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Chacham's Journal: (Penn.) State Supreme Court Includes Poetry In Opinions 2

Journal by Chacham

Apparently, he's been doing this for a while as a Superior Court justice. But now, on the Supreme Court of his state, a couple other members are making a stink over it. In truth, they're correct, but, I like this guy. :-)

Anyway, here's a quickie link. You can find any number of links by searching google for "A groom must expect matrimonial pandemonium".

Apparently, a girl got married but the ring, which she was told was worth 21k, turned out to be a fake. The Supreme Court ruled against her, and said she should've had it checked out. Weird, that was the liberal standpoint, the conservatives voted for her. (I'm basing this on the rhyming justice, in that he is reportedly Republican). I'll bet he's a Democrat and She's a Republican. That'll explain this discrepency.

Anyway, I'm trying to get the full decision, but the Supreme Court's website is not responding.

So far, though, here's what I've found:

A groom must expect matrimonial pandemonium
when his spouse finds he's given her a cubic zirconium
instead of a diamond in her engagement band,
the one he said was worth twenty-one grand.

Our deceiver would claim that when his bride relied
on his claim of value, she was not justified
for she should have appraised it, and surely she could have
but the question is whether a bride-to-be would have.

Hey, he's pretty good.

UPDATE:

Their website is up, and here's the link to the justice's dissenting opinion.

And for those of you who hate PDFs as much as I do:

A groom must expect matrimonial pandemonium
when his spouse finds he's given her a cubic zirconium
instead of a diamond in her engagement band,
the one he said was worth twenty-one grand.

Our deceiver would claim that when his bride relied
on his claim of value, she was not justified
for she should have appraised it; and surely she could have,
but the question is whether a bride-to-be would have.

The realities of the parties control the equation,1
and here they're not comparable in sophistication;
the reasonableness of her reliance we just cannot gauge
with a yardstick of equal experience and age.

This must be remembered when applying the test
by which the "reasonable fiancée" is assessed.
She was 19, he was nearly 30 years older;
was it unreasonable for her to believe what he told her?

Given their history and Pygmalion relation,
I find her reliance was with justification.
Given his accomplishment and given her youth,
was it unjustifiable for her to think he told the truth?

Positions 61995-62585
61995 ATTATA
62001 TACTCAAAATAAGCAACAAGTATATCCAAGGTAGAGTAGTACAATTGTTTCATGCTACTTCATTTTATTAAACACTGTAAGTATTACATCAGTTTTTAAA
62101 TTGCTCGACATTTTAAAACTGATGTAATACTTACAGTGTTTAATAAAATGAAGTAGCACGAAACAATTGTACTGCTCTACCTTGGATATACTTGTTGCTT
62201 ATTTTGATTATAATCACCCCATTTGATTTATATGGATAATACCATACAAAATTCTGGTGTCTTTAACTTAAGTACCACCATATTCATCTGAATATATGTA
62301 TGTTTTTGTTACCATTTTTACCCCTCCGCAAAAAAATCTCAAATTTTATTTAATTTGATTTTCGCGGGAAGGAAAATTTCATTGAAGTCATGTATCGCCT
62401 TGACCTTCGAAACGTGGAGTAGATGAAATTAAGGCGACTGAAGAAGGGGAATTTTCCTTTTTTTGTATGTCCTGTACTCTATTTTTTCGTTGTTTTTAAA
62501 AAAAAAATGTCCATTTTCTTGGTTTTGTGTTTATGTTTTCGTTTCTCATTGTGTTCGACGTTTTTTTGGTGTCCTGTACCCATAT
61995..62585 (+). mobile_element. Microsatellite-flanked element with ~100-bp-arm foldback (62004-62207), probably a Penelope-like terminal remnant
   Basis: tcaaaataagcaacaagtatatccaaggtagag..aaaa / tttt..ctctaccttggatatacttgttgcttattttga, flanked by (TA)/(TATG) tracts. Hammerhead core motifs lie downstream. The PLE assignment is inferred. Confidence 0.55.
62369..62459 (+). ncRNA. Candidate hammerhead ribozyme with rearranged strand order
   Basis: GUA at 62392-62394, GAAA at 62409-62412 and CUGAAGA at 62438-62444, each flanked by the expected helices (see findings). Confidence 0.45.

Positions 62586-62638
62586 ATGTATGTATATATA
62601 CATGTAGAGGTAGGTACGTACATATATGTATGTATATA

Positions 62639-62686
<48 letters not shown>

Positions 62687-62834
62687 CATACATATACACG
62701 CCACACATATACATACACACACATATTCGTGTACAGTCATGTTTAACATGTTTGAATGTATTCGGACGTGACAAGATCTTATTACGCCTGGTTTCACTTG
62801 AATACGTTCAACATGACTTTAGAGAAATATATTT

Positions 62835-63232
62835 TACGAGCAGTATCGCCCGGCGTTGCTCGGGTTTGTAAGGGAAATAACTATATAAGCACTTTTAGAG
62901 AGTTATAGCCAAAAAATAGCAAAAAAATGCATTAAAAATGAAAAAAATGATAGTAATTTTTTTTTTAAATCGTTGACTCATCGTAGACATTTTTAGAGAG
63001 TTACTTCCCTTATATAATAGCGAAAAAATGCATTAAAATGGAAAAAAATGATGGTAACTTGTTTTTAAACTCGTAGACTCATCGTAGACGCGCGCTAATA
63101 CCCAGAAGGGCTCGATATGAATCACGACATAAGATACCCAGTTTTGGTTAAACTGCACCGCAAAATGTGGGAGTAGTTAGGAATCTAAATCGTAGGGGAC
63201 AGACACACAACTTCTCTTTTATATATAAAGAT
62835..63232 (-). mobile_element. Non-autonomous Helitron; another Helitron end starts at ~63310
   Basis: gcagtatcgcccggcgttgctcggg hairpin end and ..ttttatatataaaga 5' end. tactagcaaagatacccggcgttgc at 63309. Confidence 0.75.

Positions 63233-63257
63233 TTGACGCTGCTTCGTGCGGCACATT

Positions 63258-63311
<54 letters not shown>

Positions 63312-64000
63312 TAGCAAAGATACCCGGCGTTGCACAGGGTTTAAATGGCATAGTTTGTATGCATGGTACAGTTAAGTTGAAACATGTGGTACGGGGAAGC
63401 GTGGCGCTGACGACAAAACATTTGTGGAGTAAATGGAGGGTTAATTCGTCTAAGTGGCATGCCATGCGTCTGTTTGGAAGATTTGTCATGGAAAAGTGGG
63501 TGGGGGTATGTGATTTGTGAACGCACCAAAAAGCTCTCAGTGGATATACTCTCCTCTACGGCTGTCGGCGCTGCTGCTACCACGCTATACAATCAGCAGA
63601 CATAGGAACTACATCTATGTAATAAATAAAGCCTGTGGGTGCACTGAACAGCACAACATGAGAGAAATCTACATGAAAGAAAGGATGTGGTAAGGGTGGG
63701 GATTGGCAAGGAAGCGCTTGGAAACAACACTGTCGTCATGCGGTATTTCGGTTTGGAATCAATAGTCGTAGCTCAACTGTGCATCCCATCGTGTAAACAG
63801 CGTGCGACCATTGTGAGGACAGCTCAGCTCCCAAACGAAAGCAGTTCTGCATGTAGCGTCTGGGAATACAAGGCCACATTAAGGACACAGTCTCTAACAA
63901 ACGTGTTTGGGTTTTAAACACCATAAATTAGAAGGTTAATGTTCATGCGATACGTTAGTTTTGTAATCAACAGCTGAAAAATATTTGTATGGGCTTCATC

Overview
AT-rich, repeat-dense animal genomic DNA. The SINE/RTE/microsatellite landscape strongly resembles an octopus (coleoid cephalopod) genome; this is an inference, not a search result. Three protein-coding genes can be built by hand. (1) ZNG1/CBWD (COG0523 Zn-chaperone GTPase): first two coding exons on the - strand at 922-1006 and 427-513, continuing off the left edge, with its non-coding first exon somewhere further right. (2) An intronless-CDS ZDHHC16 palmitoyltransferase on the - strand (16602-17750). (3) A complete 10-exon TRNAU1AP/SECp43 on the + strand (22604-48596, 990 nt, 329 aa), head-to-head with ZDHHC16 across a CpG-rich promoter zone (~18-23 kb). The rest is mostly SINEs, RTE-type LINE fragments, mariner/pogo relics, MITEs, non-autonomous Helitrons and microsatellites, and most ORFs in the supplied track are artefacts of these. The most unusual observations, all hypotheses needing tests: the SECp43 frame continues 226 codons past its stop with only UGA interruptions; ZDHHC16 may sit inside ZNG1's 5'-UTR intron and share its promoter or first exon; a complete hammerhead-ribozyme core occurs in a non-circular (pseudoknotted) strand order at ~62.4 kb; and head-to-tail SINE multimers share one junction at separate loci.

Or for every prenuptial, is it now a must
that you treat your betrothed with presumptive mistrust?
Do we mean reliance on your beloved's representation
is not justifiable, absent third party verification?

Love, not suspicion, is the underlying foundation
of parties entering the marital relation;
mistrust is not required, and should not be made a priority.
Accordingly, I must depart from the reasoning of the majority.

===

1 We cannot measure the justification for this appellee's reliance as if she were of equal age and experience.

It is held by the weight of authority that ordinary representations are not actionable unless the hearer was justified in relying thereon in the exercise of common prudence and diligence. But the respective character, intelligence, experience, age, and mental and physical condition of the parties are considerations which may vary this rule....

Emery v. Third National Bank of Pittsburgh, 171 A. 881, 882 (Pa. 1934).

Determining whether reliance on a misrepresentation is justified is generally dependent, at least in part, upon such factors as the respective intelligence and experience of the parties....

Benevento v Life USA Holding, Inc., 61 F. Supp.2d 407, 417 (E.D. Pa. 1999)(citations omitted). See also Fort Washington Resources v. Tannen, 858 F. Supp. 455, 460 (E.D. Pa. 1994)(court may consider sophistication and history of parties); Siskin v. Cohen, 70 A.2d 293, 295 (Pa. 1950)(rescission for purchase of bar granted based on fraud; purchaser working under "handicap of inexperience").

Anyway, except for the line, "was it unreasonable for her to believe what he told her?", it flows really well. If the words "for her" were able to be omitted, it would flow better.

Anyway, I'm beginning to like this guy. I like the opnion, the poetry, and that he is a Republican. :-)

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(Penn.) State Supreme Court Includes Poetry In Opinions

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  • by memfree (227515)
    I find it interesting that the story is getting coverage on the West Coast, while Pennsylvania news source seem to be silent. Perhaps my state is a tad embarrassed.
    • by Chacham (981)
      Perhaps my state is a tad embarrassed.

      Or, perhaps they see it as normal and thus not noteworthy. :-)

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